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Scientists at the Institut Pasteur in Cambodia, the Institut Pasteur in Paris and the CNRS provided proof that people infected by dengue virus but showing no clinical symptoms can actually infect mosquitoes that bite them. It appears that these asymptomatic people – who, together with mildly symptomatic patients, represent three-quarters of all dengue infections – could be involved in the transmission chain of the virus. These findings, published in the journal PNAS, on the 9 of November, question established theories concerning the epidemiology of dengue.
Dengue virus infects 390 million people worldwide each year through the bite of mosquitoes of the Aedes genus. But estimates suggest that 300 million of these people do not present clinical symptoms that are severe enough to be detected by health care systems. It was previously thought that these asymptomatic or mildly symptomatic infections did not reach a high enough level of viremia (the concentration of the virus in the blood) to infect mosquitoes.
In this study published in PNAS, scientists from the Institut Pasteur in Cambodia, the Institut Pasteur in Paris, and the CNRS focused their attention on the hidden mass of the iceberg, in other words the people with few or no symptoms that represent 75% of all dengue infections, and experimentally tested whether these people could actually contaminate mosquitoes. The scientists carried out their study in a human population at risk of dengue infection in Cambodia, in the town of Kampong Cham, roughly 100km northeast of Phnom Penh. Their research strategy relied on their ability to detect dengue infections that had not been identified by traditional health care systems because the participants showed virtually no signs of the disease.
The scientists performed blood tests on people living in close proximity – in the same household or in the immediate neighborhood – to patients with confirmed symptomatic dengue. People who tested positive for dengue virus in their blood tests but without clinical symptoms were then put into contact with healthy laboratory-bred mosquitoes. Subsequent analysis of the mosquitoes confirmed they had been infected and would be capable of transmitting the virus the next time they bit a human. The research data also confirmed that the viremia level is a critical factor in transmission of dengue virus from a human to a mosquito.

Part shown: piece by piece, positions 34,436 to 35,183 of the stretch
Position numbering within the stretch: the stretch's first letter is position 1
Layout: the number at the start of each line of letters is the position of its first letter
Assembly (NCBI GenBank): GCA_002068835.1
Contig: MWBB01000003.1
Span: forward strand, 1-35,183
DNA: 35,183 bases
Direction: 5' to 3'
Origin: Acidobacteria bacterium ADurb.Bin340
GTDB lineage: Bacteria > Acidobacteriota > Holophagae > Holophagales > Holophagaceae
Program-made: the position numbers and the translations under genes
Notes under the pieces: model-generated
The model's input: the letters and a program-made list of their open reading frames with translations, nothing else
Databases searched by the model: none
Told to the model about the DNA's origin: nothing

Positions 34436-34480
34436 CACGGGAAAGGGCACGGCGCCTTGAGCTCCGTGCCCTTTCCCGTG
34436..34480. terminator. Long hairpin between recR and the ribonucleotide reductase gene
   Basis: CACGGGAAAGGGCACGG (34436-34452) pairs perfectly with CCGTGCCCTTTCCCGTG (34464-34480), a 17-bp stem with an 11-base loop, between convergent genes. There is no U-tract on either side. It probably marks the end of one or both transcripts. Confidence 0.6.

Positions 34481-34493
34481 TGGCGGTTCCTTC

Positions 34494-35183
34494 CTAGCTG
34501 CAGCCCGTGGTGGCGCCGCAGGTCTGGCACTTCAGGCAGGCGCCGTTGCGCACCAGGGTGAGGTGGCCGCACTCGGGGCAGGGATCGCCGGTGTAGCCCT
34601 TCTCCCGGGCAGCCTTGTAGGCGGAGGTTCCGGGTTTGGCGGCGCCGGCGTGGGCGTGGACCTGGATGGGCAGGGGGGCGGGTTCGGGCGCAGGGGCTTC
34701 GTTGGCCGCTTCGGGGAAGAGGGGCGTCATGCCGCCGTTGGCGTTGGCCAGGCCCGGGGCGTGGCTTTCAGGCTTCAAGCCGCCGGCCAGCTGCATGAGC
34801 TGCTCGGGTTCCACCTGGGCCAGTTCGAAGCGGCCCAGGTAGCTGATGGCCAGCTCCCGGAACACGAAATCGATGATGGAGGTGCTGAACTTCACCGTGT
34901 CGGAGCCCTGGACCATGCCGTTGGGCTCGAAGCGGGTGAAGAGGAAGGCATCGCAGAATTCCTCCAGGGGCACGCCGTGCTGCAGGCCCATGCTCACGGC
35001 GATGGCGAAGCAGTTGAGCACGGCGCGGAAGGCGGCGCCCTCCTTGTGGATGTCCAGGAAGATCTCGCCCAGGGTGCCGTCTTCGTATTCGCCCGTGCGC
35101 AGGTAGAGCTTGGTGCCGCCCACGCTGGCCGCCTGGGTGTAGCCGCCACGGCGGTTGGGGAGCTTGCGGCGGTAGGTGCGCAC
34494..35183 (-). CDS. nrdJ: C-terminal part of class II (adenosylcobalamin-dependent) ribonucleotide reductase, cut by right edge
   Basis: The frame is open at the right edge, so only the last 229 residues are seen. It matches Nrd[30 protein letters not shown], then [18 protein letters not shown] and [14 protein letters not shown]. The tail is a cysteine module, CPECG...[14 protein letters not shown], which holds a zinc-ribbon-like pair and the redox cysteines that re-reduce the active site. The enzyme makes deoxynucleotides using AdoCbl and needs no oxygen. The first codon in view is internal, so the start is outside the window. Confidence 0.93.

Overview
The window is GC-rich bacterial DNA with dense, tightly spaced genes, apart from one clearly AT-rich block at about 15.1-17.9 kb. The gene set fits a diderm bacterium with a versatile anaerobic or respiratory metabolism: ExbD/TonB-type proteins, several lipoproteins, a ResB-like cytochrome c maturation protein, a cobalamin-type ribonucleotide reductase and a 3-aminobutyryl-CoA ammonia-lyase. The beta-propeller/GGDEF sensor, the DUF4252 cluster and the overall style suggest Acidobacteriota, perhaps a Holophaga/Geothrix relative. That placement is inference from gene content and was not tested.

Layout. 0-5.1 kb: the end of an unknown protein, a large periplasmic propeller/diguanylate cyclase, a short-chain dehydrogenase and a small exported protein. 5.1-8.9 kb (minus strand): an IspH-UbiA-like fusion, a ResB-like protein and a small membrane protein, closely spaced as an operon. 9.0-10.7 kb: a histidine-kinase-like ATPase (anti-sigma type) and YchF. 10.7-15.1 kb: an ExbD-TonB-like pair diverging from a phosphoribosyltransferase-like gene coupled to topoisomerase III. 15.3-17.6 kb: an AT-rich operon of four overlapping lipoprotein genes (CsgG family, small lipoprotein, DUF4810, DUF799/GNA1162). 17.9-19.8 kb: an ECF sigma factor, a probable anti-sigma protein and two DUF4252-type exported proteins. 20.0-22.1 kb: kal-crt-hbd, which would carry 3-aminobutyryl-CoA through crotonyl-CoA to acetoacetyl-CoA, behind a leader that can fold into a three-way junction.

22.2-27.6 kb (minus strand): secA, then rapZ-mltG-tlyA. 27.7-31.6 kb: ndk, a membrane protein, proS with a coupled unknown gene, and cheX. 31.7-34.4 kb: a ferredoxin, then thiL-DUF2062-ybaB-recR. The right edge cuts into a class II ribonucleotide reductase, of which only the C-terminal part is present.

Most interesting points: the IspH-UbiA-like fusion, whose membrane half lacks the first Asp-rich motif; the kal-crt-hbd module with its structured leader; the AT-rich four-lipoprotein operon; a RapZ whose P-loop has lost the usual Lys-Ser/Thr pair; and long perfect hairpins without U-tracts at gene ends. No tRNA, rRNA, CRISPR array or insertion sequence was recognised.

"This finding raises the possibility that people with few or no symptoms – in other words the majority of those infected by dengue – may actually be contributing to the spread of the virus without realizing it," explained Louis Lambrechts, a CNRS scientist in charge of the Insect-Virus Interactions Group at the Institut Pasteur in Paris. Moreover, people who are virtually or completely unaffected by the virus are potentially exposed to more mosquitoes during their daily routines than those who are severely ill, bed-ridden or hospitalized.
"These data should lead us to revisit our approach to the early management of dengue epidemics. Transmission rate estimates will also have to be adjusted to ensure sufficient vaccination coverage for the vaccines currently under development," commented Veasna Duong, a scientist in the Virology Unit directed by Philippe Buchy at the Institut Pasteur in Cambodia, when this work had been done. Meanwhile, at the Institut Pasteur in Paris, the DENFREE European project, coordinated by Anavaj Sakuntabhai, is investigating the specific biological characteristics of asymptomatic infections.
This study received funding from the European Union's 7th Framework Program and the "Integrative Biology of Emerging Infectious Diseases" (IBEID) Laboratory of Excellence.
Illustration: A mobile team nurse from the Epidemiology and Public Health Unit at the Institut Pasteur in Cambodia working in the field. © Arnaud Tarantola – Institut Pasteur in Cambodia
 Bhatt S, et al. (2013) The global distribution and burden of dengue. Nature 496(7446):504-507.
Asymptomatic humans transmit dengue virus to mosquitoes, PNAS, November 9, 2015
Veasna DUONG (a,1), Louis LAMBRECHTS (b,d,1), Richard PAUL (c,d), Sowath LY (e), Srey Rath LAY (a), Kanya C. LONG (f), Rekol HUY (h), Arnaud TARANTOLA (e), Thomas W. SCOTT (f,g), Anavaj SAKUNTABHAI (c,d), Philippe BUCHY (a,i,)
(a) Virology Unit, Institut Pasteur in Cambodia, International Network of Pasteur Institutes, #5, Monivong Blvd, 12201, Phnom Penh, Cambodia.
(b) Department of Genomes and Genetics, Institut Pasteur, Insect-Virus Interactions Group, 28 rue du Docteur Roux, 75015, Paris, France
(c) Department of Genomes and Genetics, Institut Pasteur, Functional Genetics of Infectious Diseases Unit, 28 rue du Docteur Roux, 75015, Paris, France
(d) Centre National de la Recherche Scientifique, Unité de Recherche Associée 3012, Paris, France
(e) Epidemiology and Public Health Unit, Institut Pasteur in Cambodia, International Network of Pasteur Institutes, #5, Monivong Blvd, 12201 Phnom Penh, Cambodia
(f) Department of Entomology and Nematology, University of California, Davis, CA, USA
(g) Fogarty International Center, National Institutes of Health, Bethesda, MD, USA
(h) National Center for Malariology, Ministry of Health, Phnom Penh, Cambodia.
(i) GlaxoSmithKline, Vaccines Value Health Sciences, 150 Beach road, Singapore.
(1) These authors contributed equally to this study.
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